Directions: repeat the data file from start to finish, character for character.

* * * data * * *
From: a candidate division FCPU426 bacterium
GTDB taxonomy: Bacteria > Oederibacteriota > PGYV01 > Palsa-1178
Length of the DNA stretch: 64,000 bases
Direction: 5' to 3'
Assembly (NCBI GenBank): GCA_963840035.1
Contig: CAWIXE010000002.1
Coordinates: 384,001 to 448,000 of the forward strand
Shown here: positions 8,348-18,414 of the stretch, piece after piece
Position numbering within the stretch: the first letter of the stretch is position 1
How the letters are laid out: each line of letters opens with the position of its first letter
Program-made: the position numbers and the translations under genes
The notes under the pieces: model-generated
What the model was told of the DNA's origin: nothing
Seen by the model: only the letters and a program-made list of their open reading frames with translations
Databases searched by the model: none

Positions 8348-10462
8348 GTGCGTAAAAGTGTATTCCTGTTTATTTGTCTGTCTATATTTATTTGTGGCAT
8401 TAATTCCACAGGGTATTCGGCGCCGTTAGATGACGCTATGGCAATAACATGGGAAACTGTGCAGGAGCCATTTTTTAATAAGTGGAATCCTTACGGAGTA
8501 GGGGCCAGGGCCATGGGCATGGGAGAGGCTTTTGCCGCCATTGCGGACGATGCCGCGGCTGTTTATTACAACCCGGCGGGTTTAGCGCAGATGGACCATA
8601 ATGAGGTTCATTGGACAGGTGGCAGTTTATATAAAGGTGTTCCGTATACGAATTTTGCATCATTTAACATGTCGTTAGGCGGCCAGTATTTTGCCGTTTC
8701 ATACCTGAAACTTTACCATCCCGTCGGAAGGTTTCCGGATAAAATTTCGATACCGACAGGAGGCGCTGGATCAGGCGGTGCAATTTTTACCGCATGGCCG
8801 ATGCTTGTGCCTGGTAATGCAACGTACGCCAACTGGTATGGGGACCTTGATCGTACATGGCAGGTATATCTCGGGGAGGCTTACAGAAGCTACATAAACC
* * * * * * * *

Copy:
From: a candidate division FCPU426 bacterium
GTDB taxonomy: Bacteria > Oederibacteriota > PGYV01 > Palsa-1178
Length of the DNA stretch: 64,000 bases
Direction: 5' to 3'
Assembly (NCBI GenBank): GCA_963840035.1
Contig: CAWIXE010000002.1
Coordinates: 384,001 to 448,000 of the forward strand
Shown here: positions 8,348-18,414 of the stretch, piece after piece
Position numbering within the stretch: the first letter of the stretch is position 1
How the letters are laid out: each line of letters opens with the position of its first letter
Program-made: the position numbers and the translations under genes
The notes under the pieces: model-generated
What the model was told of the DNA's origin: nothing
Seen by the model: only the letters and a program-made list of their open reading frames with translations
Databases searched by the model: none

Positions 8348-10462
8348 GTGCGTAAAAGTGTATTCCTGTTTATTTGTCTGTCTATATTTATTTGTGGCAT
8401 TAATTCCACAGGGTATTCGGCGCCGTTAGATGACGCTATGGCAATAACATGGGAAACTGTGCAGGAGCCATTTTTTAATAAGTGGAATCCTTACGGAGTA
8501 GGGGCCAGGGCCATGGGCATGGGAGAGGCTTTTGCCGCCATTGCGGACGATGCCGCGGCTGTTTATTACAACCCGGCGGGTTTAGCGCAGATGGACCATA
8601 ATGAGGTTCATTGGACAGGTGGCAGTTTATATAAAGGTGTTCCGTATACGAATTTTGCATCATTTAACATGTCGTTAGGCGGCCAGTATTTTGCCGTTTC
8701 ATACCTGAAACTTTACCATCCCGTCGGAAGGTTTCCGGATAAAATTTCGATACCGACAGGAGGCGCTGGATCAGGCGGTGCAATTTTTACCGCATGGCCG
8801 ATGCTTGTGCCTGGTAATGCAACGTACGCCAACTGGTATGGGGACCTTGATCGTACATGGCAGGTATATCTCGGGGAGGCTTACAGAAGCTACATAAACC